Local News

Raleigh woman pleads guilty, gets prison time for I-440 crash

Posted March 30, 2016

— A Raleigh woman pleaded guilty Wednesday morning to second-degree murder in connection with a crash on Interstate 440 in January 2015.

"I just want to say I'm sorry," Kiera Jo Sprouse told a judge.

"This was not a mistake," prosecutor Jason Waller said, pointing to the fact that Sprouse was going 115 mph at the time of the crash and fled the scene after hitting ​the rear of Thomas John Anstey's motorcycle. Anstey, 50, died at the scene. "This was an intentional act by the defendant to put not only Mr. Antsey but other individuals of Wake County in danger that night."

When police arrested Sprouse at her apartment 10 miles away about two hours later, court documents indicate, she had a blood-alcohol content of 0.13.

Her attorney, Bill Young, acknowledged that Sprouse had two previous DWI convictions.

"Obviously, Miss Sprouse had a developing addiction clear from two prior DWI occurrences. But what happened on this night can happen to any young person partying who has too much too drink and doesn't have the judgment to make that decision to not get in that car and not to ultimately kill that person," Young said.

Sprouse, of 10610-404 Westgate Club Drive, also pleaded guilty to felony hit-and-run and driving while impaired. She was sentenced to up to 15 years in prison, but will get credit for the 14 months she's already served.

Antsey was an IT specialist for Caterpiller and moved to the Triangle from Wisconsin. His family was in court Wednesday morning.


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  • Bill Stoudenmire Mar 31, 2016
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    I can see the points all have made here. I tend to come down on the 1st degree murder because I don't really see a difference between a person that gets drunk, makes a decision to get into their vehicle, and drive and the drunk person shooting another while intoxicated. I realize that this penalty will never be imposed. So the idea of repaying the family does make sense.

  • Norman Lewis Mar 30, 2016
    user avatar

    One DWI might be a mistake, 2 DWI's is very foolish, 3 DWI's is "I don't care". 15 years is common for second degree murder but I think with the aggravating circumstances of multiple alcohol offenses, she should get no time off and serve the whole term of 15 years. After all, John Anstey got a death sentence and he was innocent, why should she get off easier? Driving while impaired means you have a disregard for human life and deserve no breaks.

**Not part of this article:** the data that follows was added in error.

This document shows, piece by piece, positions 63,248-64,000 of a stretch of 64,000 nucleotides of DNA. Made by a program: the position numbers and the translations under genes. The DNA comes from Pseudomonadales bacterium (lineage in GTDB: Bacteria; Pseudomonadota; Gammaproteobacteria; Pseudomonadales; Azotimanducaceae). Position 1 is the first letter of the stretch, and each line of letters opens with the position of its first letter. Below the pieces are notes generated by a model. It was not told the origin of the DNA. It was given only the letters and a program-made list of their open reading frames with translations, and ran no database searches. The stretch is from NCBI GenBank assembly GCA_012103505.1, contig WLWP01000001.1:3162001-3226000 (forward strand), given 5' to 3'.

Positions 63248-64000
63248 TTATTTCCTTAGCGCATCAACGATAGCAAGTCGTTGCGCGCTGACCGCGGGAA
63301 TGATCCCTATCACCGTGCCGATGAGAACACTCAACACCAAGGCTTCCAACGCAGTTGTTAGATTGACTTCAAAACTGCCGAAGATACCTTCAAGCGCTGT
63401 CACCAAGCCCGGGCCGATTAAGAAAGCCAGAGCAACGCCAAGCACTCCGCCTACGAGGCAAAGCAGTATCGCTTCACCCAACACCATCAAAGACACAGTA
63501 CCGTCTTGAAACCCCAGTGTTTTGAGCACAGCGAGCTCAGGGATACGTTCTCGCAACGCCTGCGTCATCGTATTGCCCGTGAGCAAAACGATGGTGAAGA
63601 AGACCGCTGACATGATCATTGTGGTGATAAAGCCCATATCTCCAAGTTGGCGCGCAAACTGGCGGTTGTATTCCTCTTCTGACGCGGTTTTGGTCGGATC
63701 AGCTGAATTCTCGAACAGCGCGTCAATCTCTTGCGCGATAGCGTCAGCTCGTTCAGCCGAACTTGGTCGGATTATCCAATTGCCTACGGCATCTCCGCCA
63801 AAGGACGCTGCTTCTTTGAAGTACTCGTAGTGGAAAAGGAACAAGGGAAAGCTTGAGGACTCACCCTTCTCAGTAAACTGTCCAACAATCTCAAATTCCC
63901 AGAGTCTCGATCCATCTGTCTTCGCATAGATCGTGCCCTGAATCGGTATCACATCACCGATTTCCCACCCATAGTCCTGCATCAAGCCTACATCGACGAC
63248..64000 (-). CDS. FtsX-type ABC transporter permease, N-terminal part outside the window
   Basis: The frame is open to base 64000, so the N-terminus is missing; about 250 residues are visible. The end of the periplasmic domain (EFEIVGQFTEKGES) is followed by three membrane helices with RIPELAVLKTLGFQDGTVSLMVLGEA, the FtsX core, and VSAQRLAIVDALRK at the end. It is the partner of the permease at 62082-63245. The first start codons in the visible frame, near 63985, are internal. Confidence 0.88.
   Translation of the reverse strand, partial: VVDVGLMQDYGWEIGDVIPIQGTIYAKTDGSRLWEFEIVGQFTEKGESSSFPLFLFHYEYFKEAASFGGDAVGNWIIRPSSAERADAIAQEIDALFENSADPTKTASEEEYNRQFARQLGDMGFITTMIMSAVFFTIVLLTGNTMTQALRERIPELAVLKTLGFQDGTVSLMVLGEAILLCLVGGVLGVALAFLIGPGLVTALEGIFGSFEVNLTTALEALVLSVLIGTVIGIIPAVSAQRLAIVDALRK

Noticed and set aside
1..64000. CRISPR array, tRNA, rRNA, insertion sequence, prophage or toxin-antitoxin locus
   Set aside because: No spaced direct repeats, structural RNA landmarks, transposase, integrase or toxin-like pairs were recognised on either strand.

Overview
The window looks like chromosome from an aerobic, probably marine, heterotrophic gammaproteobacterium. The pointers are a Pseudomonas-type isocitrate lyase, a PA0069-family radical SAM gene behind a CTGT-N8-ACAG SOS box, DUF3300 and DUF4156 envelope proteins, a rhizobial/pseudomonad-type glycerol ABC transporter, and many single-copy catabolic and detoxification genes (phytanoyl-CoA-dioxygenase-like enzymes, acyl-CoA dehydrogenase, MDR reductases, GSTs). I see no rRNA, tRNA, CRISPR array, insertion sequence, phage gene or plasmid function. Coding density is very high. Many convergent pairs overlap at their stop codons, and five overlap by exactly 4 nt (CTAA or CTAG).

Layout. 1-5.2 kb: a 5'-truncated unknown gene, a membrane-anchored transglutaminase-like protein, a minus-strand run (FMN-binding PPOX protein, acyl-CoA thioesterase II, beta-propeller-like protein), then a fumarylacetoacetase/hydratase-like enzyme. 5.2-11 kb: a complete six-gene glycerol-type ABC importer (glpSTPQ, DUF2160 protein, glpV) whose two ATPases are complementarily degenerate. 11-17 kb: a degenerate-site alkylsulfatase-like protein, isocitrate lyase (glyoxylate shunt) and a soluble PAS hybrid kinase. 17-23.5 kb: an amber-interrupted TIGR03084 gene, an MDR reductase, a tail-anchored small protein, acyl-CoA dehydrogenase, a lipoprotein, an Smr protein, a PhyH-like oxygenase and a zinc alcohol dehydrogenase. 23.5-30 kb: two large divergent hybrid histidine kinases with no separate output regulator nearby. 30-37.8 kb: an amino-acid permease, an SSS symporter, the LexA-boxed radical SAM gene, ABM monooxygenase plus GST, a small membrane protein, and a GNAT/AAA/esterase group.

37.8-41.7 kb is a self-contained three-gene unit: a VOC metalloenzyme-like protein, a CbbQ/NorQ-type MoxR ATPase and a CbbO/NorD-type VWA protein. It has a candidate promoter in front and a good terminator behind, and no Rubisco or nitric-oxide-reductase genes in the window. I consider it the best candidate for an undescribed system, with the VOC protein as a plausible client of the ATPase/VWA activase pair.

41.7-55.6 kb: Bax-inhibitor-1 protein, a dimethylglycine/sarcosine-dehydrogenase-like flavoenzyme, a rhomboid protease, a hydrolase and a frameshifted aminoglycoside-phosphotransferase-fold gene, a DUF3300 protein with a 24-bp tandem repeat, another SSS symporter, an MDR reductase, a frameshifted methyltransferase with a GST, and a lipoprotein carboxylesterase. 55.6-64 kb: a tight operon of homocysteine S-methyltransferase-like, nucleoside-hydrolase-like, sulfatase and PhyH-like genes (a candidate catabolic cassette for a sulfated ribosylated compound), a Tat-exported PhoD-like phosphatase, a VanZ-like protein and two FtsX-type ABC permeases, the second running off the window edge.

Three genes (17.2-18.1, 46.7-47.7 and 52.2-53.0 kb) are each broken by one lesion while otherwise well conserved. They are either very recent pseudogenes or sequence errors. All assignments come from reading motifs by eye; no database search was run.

• Chad Johnson Mar 30, 2016
    user avatar

    Not long enough!

  • Derril Salter Mar 30, 2016
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    I don't care how old you are, after two priors there is no excuse. None. This young lady obviously problems that extends way beyond her desire to drunk alcohol. Her driving privileges likely were already permanently suspended, if not, they should be.

  • Sean Creasy Mar 30, 2016
    user avatar

    Put a satellite badge monitor on her, get her into rehab, and garnish her wages by a hefty percentage
    Read more at http://www.wral.com/raleigh-woman-pleads-guilty-gets-prison-time-for-i-440-crash/15608849/#VeJbVRDRvru5drFH.99.... You are wrong in this instance... She had her chances to rehabilitate after her last TWO DWI's, but it seems that what she is really suffering from is not alcoholism but rather an over enlarged sense of entitlement.. She needs to serve at least 1/2 of her actual sentence but with the way our wonderful correctional system works nowadays she'll be out in maybe a year and a half or so...Pathetic.....

  • Jim Halbert Mar 30, 2016
    user avatar

    View quoted thread

    I can agree punishment should be harsh. But it's kind of weird to demand DWI related deaths be specifically classified as being the exact same thing as "premeditated murder". Because premeditated murder has a specific definition, a death either fits that definition or it doesn't. It's pretty cut and dry. An imbecile loaded up on booze trying to drive home and hitting someone, while awful and deserving of big prison time, doesn't fit the definition of "wrongfully and intentionally causing the death of another human being (also known as murder) after rationally considering the timing or method of doing so, in order to either increase the likelihood of success, or to evade detection or apprehension.". You can feel free to wish premeditated murder and DWI manslaughter carried the same prison sentence, no one would fault you there, but adamantly arguing that they should be defined as the same exact type of crime is pretty silly.

  • Johnathan Gault Mar 30, 2016
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    Oh heck Edward why don't you just take her out back and shoot her. If you give the judicial system the authoritative power you want them to have, they will abuse it and kill the innocent.

    We are so ignorant in how we punish. Put a satellite badge monitor on her, get her into rehab, and garnish her wages by a hefty percentage and send the proceeds to the victim's family. Warehousing people just provides a revenue stream to the government. I do not want to pay to clothe and feed her. Making the guilty pay back the victim's heirs is more just. What we have here, is just perpetuation of societal "clown think."

  • Edward Anderson Mar 30, 2016
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    No one will ever be able to convince me that when you drive drunk and kill someone, that is not premeditated murder. I think it deserves Murder 1 charges and consequences, not this piddley little "up to 15 year" sentence. SMH